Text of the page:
Pick an activity that you think you might enjoy but that contains some novel element that makes it different from something you’ve done before. Schedule the new activity for at least once a week. Then actually do the activity; make mistakes; praise your effort rather than the result; and keep trying, over and over.
One of the best techniques for reducing depression (which is, of course, a mental state that usually includes a ton of self-criticism along with prominent feelings of failure) has a fancy name: behavioral activation. I often explain behavioral activation as “doing active stuff even when you don’t feel like it.” The “active stuff” can be anything that isn’t sedentary or passive: gardening, hiking, dancing, trying a new recipe, or socializing. Studies have shown that behavioral activation is a highly effective strategy for improving mental health.Instead of waiting for motivation to do something, you do it first. Motivation often follows. In fact, research indicates that behavioral changes, like quitting smoking, often begin with taking action rather than going through a long period of contemplation and planning.
Behavioral activation works well for a few different reasons. By prioritizing action above thoughts and feelings, change can happen more quickly. Once you separate out “doing the thing” from “feeling like doing the thing” or “wondering if or when I am going to do the thing, and whether I’ll be okay at doing the thing,” action can happen more rapidly. But you’ve got to jump over the thoughts and feelings about why it’s not the right time, all the way from where you are now into doing the action itself. The leapfrogging is the hardest part.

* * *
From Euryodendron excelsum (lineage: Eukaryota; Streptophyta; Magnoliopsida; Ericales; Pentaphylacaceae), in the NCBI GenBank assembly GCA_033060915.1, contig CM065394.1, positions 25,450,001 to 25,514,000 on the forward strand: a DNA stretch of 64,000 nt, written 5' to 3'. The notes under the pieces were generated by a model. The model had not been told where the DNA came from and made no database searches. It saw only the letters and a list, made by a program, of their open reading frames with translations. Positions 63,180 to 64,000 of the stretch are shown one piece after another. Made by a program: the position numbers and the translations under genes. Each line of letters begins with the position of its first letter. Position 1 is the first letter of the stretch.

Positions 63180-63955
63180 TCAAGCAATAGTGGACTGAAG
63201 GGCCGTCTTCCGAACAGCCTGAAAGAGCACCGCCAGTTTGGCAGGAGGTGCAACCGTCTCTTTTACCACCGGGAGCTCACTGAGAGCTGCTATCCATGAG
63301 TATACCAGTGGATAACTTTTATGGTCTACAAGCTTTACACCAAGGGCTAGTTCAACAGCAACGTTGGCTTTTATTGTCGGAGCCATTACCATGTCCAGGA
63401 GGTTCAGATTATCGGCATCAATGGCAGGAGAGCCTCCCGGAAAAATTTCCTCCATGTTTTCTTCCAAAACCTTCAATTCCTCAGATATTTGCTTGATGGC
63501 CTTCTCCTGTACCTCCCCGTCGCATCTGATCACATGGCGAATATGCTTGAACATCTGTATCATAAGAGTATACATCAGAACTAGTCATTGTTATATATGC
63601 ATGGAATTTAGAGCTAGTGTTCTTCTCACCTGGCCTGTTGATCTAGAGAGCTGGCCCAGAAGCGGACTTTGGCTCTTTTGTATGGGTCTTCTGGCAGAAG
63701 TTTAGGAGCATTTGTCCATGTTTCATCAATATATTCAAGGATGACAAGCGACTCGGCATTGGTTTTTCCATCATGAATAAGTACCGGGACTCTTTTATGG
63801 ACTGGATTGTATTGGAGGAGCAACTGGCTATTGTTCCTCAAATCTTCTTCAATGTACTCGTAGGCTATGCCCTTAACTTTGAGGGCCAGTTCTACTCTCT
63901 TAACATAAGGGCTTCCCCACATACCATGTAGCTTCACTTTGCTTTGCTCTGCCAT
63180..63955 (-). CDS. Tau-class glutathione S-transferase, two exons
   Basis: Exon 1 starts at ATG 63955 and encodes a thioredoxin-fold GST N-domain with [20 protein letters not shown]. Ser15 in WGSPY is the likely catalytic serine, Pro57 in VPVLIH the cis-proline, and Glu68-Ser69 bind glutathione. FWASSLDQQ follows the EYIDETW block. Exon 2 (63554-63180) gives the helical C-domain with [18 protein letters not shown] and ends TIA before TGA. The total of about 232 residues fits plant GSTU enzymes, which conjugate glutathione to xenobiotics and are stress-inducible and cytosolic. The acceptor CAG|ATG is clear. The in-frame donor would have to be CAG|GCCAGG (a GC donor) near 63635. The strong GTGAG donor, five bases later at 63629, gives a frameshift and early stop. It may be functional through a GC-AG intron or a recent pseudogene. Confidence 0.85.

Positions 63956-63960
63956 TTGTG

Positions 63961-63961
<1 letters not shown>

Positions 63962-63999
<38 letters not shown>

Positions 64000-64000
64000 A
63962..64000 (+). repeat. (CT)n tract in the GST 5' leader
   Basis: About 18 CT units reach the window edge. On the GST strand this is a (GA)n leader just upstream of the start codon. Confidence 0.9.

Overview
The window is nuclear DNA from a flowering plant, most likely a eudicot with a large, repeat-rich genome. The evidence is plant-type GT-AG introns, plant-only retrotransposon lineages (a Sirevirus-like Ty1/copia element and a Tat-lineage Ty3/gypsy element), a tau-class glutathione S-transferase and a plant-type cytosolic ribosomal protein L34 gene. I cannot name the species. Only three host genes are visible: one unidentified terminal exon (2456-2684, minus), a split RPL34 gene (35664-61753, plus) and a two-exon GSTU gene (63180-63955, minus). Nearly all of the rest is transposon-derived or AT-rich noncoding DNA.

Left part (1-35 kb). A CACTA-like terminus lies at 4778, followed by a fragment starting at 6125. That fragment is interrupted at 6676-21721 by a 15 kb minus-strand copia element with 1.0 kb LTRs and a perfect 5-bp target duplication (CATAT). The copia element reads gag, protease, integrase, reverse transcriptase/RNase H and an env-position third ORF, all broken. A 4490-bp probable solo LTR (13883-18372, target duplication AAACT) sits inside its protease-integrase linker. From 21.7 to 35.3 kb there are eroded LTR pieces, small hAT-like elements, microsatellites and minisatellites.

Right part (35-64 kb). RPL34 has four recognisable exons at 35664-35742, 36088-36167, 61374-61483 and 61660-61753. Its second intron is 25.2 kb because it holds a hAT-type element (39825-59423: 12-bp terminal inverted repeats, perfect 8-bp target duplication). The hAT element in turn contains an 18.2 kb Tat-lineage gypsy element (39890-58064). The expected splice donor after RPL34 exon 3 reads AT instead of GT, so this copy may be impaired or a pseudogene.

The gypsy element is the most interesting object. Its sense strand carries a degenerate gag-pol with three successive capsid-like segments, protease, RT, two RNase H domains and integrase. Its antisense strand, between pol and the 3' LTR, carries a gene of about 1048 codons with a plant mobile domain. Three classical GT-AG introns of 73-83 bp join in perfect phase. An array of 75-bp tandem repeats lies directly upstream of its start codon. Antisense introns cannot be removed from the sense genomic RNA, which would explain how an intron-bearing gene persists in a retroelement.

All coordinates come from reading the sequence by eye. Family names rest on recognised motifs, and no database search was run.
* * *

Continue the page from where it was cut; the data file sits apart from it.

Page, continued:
After you’ve leapfrogged over the lack of motivation, or over self-doubt and anticipatory self-criticism (“I will fail, and therefore I shouldn’t even try”) into actually doing some of the thing that you weren’t sure you could do, it can help to incorporate some reassuring self-talk. “You did part of the thing!” you could exclaim. “You didn’t think you would do it, but you totally did! You got started! That’s so different from not getting started!”
Even if it feels corny or insincere, it can help to pat yourself on the back or to reward yourself with kind words. That encouragement can reinforce the positive action, foster healthier self-talk, and prolong the momentum of the cycle. Positive actions lead to positive feelings, which lead to more positive actions, and so forth.
However, it’s hard. Really hard. When you don’t feel like doing things, either because you just don’t want to or because you’re depressed, it’s incredibly difficult to do them. Behavioral activation demands a huge push. But once you get going, it’s easier to stay going, and the positive physiological signals reinforce the likelihood that you can do the thing again. Adding that reinforcing self-talk can just help it along.
Adapted from The Self-Talk Workout by Rachel Goldsmith Turow, PhD © 2022 by Rachel Turow. Reprinted in arrangement with Shambhala Publications, Inc. Boulder, CO. www.shambhala.com